Be wowed at Pima Air & Space Museum, one of the largest aviation museums in the world and the largest non-government-funded in the U.S. (TripAdvisor ranks it in the Top 10% worldwide for excellent ratings.) Its significant collection, 300 strong from around the globe, covers commercial, military and civil aviation alongside more than 125,000+ artifacts, including a moon rock donated by Tucsonan and Astronaut Frank Borman. Be amazed by many all-time great aircraft: the SR-71 Blackbird (the world’s fastest spy plane); a B-29 Superfortress (the WWII bomber that flew higher, farther and faster plus carried more bombs); the world’s smallest bi-plane; the C-54 (the Berlin Airlift’s star flown by the famous “Candy Bomber” Col. USAF (Ret.) Gail Halvorsen, a Tucson-area winter resident); plus planes used as renowned-contemporary-artists’ canvases, including Brazilian graffiti artist Nunca. Explore five large hangars totaling more than 189,000 indoor square feet—four+ football fields¬—of air/space craft, heroes’ stories and scientific phenomena. Two+ hangars are dedicated to WWII, one each to the European and Pacific theaters. Pima Air & Space maintains its own aircraft restoration center. It also operates exclusive tours of the “Boneyard,” aka the 309th Aerospace Maintenance and Regeneration Group (AMARG) on Davis-Monthan Air Force Base, plus offers a docent-led tram tour of its 80 acres (additional fees apply). Pima Air & Space Museum is located at 6000 E. Valencia Rd., just off I-10 exit 267, in Tucson. More information can be found at www.pimaair.org, on Facebook at www.facebook.com/PimaAirAndSpace, or by calling 520 574-0462.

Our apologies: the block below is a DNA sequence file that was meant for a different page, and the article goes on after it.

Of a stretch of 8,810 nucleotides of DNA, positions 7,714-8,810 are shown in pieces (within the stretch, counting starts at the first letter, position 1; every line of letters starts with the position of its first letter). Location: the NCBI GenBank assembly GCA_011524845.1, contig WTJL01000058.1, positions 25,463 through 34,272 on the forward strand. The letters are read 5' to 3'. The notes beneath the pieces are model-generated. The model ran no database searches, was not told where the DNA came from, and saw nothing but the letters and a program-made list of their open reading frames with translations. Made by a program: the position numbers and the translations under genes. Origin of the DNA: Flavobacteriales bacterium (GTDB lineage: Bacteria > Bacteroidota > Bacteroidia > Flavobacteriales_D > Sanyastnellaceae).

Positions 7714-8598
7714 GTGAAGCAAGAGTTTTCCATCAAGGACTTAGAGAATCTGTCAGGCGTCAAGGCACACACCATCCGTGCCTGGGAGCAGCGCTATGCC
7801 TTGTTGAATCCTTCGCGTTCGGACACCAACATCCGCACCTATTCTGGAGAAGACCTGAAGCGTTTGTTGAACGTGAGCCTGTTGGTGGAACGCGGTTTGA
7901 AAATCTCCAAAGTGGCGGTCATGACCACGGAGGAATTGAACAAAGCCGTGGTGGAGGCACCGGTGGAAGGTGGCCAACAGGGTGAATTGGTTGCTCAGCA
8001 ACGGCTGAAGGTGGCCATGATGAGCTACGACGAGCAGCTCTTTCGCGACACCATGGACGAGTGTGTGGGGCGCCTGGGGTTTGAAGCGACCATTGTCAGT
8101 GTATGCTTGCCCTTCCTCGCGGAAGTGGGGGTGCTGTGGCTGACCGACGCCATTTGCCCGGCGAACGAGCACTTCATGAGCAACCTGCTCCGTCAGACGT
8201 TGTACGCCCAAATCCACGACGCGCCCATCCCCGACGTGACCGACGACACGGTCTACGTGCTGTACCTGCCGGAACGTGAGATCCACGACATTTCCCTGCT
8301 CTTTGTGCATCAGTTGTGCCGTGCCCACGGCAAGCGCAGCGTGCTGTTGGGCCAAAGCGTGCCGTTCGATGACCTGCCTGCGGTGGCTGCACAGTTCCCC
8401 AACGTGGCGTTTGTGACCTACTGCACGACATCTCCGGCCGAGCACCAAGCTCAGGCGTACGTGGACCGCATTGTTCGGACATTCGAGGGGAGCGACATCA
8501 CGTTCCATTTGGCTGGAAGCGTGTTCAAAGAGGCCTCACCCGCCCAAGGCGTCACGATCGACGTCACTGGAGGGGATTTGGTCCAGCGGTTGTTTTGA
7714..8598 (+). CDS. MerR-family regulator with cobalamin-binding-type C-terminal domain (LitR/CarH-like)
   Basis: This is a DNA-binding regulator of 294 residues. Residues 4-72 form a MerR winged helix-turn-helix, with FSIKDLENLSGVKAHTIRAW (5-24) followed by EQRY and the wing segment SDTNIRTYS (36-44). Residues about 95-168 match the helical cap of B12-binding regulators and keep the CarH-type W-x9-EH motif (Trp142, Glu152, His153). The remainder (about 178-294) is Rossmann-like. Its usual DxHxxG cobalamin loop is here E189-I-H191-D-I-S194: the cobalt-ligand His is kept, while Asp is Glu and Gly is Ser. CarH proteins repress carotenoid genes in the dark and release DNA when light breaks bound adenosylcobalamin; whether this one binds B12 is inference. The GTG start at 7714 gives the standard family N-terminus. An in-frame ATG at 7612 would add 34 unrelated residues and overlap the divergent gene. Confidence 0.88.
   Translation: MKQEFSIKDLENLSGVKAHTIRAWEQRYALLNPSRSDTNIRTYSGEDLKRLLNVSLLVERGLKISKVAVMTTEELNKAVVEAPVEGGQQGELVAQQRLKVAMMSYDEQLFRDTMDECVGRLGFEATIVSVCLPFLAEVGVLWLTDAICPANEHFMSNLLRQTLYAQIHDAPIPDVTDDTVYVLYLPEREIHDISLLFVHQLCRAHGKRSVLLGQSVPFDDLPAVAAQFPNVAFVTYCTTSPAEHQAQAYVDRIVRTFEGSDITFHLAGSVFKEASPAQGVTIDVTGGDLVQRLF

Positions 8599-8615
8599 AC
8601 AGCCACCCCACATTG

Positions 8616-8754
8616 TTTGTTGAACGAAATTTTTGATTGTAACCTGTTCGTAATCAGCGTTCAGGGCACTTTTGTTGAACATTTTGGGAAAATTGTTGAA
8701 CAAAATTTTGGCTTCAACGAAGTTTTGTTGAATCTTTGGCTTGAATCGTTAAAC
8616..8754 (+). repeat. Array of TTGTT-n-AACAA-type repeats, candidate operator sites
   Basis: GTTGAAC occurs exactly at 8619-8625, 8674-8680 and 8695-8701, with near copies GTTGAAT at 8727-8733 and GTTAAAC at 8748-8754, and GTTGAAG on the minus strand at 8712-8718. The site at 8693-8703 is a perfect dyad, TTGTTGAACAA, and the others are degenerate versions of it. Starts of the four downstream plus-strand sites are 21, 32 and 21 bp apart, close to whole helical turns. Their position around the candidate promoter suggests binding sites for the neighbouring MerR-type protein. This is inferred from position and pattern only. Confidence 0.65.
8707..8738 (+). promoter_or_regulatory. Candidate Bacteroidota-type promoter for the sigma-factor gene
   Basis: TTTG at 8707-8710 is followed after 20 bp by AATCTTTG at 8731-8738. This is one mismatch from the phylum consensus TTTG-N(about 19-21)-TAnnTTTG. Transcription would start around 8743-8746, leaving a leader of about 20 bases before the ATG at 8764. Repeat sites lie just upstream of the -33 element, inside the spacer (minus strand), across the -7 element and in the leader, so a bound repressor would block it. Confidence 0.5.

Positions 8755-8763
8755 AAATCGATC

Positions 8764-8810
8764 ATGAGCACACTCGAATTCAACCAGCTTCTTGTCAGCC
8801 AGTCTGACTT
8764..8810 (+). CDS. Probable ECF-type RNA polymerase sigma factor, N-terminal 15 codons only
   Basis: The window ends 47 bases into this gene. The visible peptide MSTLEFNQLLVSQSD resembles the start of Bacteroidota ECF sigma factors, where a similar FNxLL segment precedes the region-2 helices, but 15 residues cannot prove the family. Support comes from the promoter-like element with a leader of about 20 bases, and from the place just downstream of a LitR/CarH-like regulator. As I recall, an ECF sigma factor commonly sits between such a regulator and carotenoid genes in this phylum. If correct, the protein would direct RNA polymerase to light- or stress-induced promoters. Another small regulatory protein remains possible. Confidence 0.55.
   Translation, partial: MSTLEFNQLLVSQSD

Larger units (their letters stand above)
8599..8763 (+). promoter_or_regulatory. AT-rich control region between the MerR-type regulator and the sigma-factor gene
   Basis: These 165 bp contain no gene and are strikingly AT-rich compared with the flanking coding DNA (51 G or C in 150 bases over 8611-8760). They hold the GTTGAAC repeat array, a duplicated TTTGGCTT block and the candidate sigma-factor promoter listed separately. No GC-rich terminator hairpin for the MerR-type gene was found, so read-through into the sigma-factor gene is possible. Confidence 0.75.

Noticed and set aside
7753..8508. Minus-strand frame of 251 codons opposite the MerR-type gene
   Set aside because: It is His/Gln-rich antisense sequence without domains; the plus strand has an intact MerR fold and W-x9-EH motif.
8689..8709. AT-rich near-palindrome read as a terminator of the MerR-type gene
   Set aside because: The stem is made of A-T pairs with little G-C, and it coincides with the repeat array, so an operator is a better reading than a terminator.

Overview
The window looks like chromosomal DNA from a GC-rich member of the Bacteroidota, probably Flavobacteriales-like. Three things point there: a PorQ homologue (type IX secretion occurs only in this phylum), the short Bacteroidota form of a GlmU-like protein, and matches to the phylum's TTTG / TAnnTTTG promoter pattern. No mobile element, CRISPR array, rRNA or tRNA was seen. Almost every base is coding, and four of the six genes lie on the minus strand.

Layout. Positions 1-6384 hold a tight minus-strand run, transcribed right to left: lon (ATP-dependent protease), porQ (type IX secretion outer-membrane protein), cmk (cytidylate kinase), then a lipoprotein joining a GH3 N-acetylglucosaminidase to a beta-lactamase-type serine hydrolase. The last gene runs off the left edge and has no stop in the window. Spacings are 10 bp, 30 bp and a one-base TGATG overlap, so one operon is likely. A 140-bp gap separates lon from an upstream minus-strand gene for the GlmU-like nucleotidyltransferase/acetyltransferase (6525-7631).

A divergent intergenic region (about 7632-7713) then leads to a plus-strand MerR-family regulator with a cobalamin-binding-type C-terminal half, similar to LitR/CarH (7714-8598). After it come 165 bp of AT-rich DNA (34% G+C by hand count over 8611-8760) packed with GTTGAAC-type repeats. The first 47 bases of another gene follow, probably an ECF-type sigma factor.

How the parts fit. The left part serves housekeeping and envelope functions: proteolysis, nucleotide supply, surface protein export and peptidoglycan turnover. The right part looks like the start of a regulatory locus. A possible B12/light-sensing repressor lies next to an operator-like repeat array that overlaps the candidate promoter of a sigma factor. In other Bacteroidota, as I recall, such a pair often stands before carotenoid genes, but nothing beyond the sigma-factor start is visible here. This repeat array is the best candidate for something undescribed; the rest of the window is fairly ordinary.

# # #

Harley-Davidson-McDonnell-Douglas

PASMMilVehcycleF4 = Harley Davidson 1942 WLA and the McDonnell Douglas F-4 Phantom II

historic-military-vehicles

PASMmilVehiclesJeeps = historic military vehicles near the U.S. VIP transports

Photos by John Bezosky

737-300 Jet Airliner Dedication

BOEING TO DEDICATE “WORLD’S-MOST-POPULAR” JET AIRLINER AT PIMA AIR & SPACE MUSEUM
Tucson, AZ, Oct. 24, 2013—Lou Mancini, Senior Vice President, Commercial Aviation Services, Boeing Commercial Airplanes of The Boeing Company, will dedicate a Boeing 737-300 commercial jet airliner at the Pima Air & Space Museum on Mon., Nov. 4, 2013 at 12:00 noon. Local city and county dignitaries will attend the ceremony for the aircraft which was operated by China Southern Airlines.